It would happen this way, said Clements: The Amz reader glances at the "Observatory" and sees a statement by Palmer "inferring that no one in fandom knows who his father is. A few pages later, Phillips contradicts this by saying , 'Everyone in fandom knows who his father is, or at least has a pretty strong suspicion.' [The reader] turns again to the editorial. 'All fans are crazy!' screams RAP. Looking again at Phillips' column he finds that 'very few fen are craz y except for the insane ones.' The young fan sits for some moments in profound thought, then pulls the flush lever and jots down the following notes: RAP: 'All fans are sons of bitches.' RPG: 'There are some feminine fans.' RAP: 'Fans are filthy, di shonest, money-grubbing, yellow and uneducated.' RPG: 'A lie! Some fans have extensive educations.'" Clements concluded that Graham was secretly in the employ of Ackerman.

In the February 1948 issue Roger P.Graham answered Clement's charges. Under the title "Graham Cracks!" he declared: "No kidding, fellows, I'm hurt. I thought he [JaClem] was my friend .... I can't understand why he would turn against me without warning, stab me in the back the way he did, hold me up to the derision of fandom, casting doubts on my integrity -- implying that maybe, just maybe, I might be an honest guy. And after all the lies I've told, too!" He squel ched the rumor that he was secretly in Ackerman's employ: "That is the most dastardly, despicable, impossible, unseemly, unkind, absurd lie of all. Ackerman hasn't paid me a cent in the past six weeks, so I quit just before Christmas."

Also in the February issue was a Morgan Botts yarn -- the 12th, according to the blurb -- called "Vindication", Vaughan Greene's yarn, "Star Dust", and Wally Weber's revival of an old school newspaper standby, "Chemistry of a K iss."

March 1948 saw Spacewarp winding up its first year. In an editorial titled "First Birthday" Rapp said: "There always have been, and probably always will be, better fanzines than Spacewarp. We're not trying to put out the best zine in fandom -- we are trying to put out the kind of zine that we like to read. If your tastes happen to coincide with ours, that probably makes you happy; if not, well, maybe you find something to interest you in the Warp now and t hen, at least". No doubt the same editorial criterion still applies.

"Truly in response to a popular demand" the Conner-Boggs debate on Lovecraft was reprinted that issue; Guerry C. Brown reviewed Tales of the Undead; and after 5 months' absence, the letter column, heretofore never an extremely strong feature, finally bowed in again, under the tentative title of "Mail and Femail".

Spacewarp began its second year by coming out in mimeographed form for the first time. "... paeans of praise," wrote Rapp in the first "Timber!" editorial, written for this April 1948 issue, "should be directed toward B en Singer and the Detroit ex-Hyperboreans, who took pity on our deep purple woes and lent us their mimeo." Though the text was mimeographed, the cover was still hektoed and there was a request for more hektoed illustrations. In place of the colorfu l freehand headings were numerous rubber-stamped heads in bright red. A strange feature of Spacewarp in its new format was its use of hekto-paper, despite its discarding of that reproductive process. Though Art still defends this idea as a significant i nnovation, I incline to agree with Don Wilson who in the Fantasy Annual remarked that "mimeoing on hekto paper was not exactly as the ghods of publication would have intended it."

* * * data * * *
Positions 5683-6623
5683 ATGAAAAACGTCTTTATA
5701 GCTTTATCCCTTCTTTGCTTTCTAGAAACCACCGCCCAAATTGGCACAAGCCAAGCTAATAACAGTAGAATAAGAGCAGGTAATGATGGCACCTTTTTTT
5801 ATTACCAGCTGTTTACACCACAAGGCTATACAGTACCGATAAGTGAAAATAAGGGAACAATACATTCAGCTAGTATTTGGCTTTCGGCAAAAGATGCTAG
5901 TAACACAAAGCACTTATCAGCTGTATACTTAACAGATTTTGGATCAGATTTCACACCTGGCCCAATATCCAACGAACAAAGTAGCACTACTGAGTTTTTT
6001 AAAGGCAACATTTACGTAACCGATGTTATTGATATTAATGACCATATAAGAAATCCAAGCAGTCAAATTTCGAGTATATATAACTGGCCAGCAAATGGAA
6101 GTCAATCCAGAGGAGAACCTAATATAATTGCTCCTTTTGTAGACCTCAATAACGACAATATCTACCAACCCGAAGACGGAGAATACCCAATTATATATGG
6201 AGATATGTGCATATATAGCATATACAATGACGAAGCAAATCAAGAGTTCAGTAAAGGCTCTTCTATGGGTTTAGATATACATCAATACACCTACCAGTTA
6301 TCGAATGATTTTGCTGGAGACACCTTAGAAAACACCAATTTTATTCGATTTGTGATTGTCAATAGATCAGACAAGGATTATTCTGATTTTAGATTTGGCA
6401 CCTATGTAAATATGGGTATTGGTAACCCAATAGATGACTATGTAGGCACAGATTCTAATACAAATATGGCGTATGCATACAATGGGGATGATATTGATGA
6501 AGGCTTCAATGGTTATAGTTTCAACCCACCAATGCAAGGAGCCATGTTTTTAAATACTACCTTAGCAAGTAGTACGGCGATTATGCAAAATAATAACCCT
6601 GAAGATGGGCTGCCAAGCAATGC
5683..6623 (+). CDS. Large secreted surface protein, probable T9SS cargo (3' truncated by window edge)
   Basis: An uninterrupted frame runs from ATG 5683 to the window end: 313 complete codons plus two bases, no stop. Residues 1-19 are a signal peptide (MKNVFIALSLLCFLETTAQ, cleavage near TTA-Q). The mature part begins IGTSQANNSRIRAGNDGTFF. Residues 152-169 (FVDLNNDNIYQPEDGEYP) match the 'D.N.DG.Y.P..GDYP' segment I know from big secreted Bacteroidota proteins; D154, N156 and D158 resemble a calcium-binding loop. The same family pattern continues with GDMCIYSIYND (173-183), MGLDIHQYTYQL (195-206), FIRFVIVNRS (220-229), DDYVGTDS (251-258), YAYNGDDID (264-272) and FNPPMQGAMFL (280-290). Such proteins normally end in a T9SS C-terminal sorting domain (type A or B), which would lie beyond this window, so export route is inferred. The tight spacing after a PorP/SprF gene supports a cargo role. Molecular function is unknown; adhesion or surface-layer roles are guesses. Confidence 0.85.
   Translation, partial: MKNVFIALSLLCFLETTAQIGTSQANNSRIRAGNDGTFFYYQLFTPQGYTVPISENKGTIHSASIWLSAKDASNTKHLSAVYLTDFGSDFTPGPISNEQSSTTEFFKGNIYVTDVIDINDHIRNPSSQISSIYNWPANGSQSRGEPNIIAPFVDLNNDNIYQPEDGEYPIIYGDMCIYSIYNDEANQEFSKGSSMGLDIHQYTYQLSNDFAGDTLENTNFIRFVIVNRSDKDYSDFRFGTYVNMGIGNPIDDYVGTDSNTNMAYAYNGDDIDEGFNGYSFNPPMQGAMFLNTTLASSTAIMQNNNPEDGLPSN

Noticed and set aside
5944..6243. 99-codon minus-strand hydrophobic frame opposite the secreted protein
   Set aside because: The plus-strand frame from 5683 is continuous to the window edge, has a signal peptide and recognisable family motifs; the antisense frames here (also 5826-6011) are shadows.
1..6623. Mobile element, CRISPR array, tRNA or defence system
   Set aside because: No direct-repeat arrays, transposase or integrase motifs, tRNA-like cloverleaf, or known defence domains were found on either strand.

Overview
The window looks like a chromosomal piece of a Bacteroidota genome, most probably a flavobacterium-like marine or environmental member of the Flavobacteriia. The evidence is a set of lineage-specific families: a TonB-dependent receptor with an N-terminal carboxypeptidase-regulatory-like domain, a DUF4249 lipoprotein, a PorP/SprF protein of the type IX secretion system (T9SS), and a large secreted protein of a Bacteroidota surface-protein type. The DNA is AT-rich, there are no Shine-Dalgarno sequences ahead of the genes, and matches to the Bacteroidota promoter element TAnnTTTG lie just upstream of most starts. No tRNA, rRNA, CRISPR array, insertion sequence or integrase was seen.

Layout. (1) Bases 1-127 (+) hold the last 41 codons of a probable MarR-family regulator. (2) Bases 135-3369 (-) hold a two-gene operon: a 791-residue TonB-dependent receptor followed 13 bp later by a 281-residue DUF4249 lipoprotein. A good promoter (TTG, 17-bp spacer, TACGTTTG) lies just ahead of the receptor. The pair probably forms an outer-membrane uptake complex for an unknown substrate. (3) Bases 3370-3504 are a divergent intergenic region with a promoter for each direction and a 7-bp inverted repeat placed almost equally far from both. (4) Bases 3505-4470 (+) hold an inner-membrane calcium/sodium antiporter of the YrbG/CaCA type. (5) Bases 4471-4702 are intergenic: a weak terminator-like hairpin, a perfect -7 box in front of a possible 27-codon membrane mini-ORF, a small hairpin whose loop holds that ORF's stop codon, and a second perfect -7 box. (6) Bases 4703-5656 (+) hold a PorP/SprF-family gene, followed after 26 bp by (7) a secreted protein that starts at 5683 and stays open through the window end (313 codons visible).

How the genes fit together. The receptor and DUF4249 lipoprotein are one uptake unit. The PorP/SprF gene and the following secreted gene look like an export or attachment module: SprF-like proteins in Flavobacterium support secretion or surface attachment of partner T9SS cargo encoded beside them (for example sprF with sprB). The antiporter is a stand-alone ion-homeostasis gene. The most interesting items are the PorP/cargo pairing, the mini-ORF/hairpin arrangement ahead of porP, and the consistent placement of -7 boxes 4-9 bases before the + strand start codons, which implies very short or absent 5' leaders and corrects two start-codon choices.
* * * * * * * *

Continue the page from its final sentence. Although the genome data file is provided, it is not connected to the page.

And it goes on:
Despite the snitzy new format, the April Spacewarp was below par in contents, a Morgan Botts yarn, "Once in a Long Long Time", being almost the only item worthy of mention. May saw a slight improvement, mostly the result of Radell Nelson's c ontribution, "A Fan Views Bradbury", a too-brief commentary that nevertheless contained such acute observations as this: "His [Bradbury's] underlying theme, it seems, is the interpretations of beauty through emotion. He has observed that when a person feels fear, his senses sharpen; he sees, hears, and thinks with a new vividness. Another writer can say 'Green music' and everybody laughs, but when, in 'The Coffin', Bradbury says it, you can hear the funeral organ playing.&q uot;

Two little "idea stories" featured the June 1948 issue: Nelson's "The Story Teller" and Donn Brazier's "Man of Imagination". The latter was a manuscript I rescued from the dusty files of John Gergen's one-time fanzine Tyc ho, where it had reposed unpublished during most of the war. In addition, Wrai Ballard presented "Perfection", which is a rather weird slant on the alien-life theme, and Vaughn Greene contributed "Secrets of Shaverism", an article dis tinguished by the fact that it was not "the usual partisan moaning, but a carefully documented research into the persons and source-books involved." Concluded Greene; after noting that RAP was well repaid for pulling the greatest hoax of modern times, "RAP is one fellow to watch -- anyone with his foresight and courage to take such a daring risk ... is to be commended, regardless of the moral issues" -- a more Machiavellian viewpoint than most fans have ever expressed on the subject.

The July 1948 issue was one of Spacewarp's very best. In it Rapp scooped even the fanewsies by presenting, less than a week after the event, an eight-page report on the Torcon. Despite its hasty composition, "Torcon Daze" was well enough wr itten to rank among the best convention stories to appear. This was the report that told the whole story of Singer and the Birthday Suit; Singer and the Explosive Telephone; Singer and the International Incident; and Singer and the Alum; as well as other items hardly about Singer at all. Squeezing into the issue, too, was a Bottstory, "The Lost Chord."

In the August 1948 issue r-t Rapp apologized to Shaver. Rapp had written Shaver, accusing him of having no sense of humor, but Shaver showed he did have one by putting Art on the mailing list of the Shaver Mystery Club. Otherwise, however, the issue was subpar. Singer and Conner continued to controverse about something or other, and Zoda P. Mishler, a great correspondent friend of Charles Burbee, kicked some Fortean data around in "Strange -- But True", but the spark wasn't there. Nor was the September 1948 issue much better, though Wilkie Conner's H. P. Longhammer (who was just Horace Longhammer at this time) made his bow, and Ed Cox contributed a lively little yarn, "Dark Night". Andy Gregg interviewed the "Wizard of the Weird", August Derleth, but missed a chance to write a distinctive article by merely rehashing everything already known about Sauk City's first citizen. But Andy was to redeem himself later.

- END of PART I -

Text versions and page scans Judy Bemis

Data entry by Judy Bemis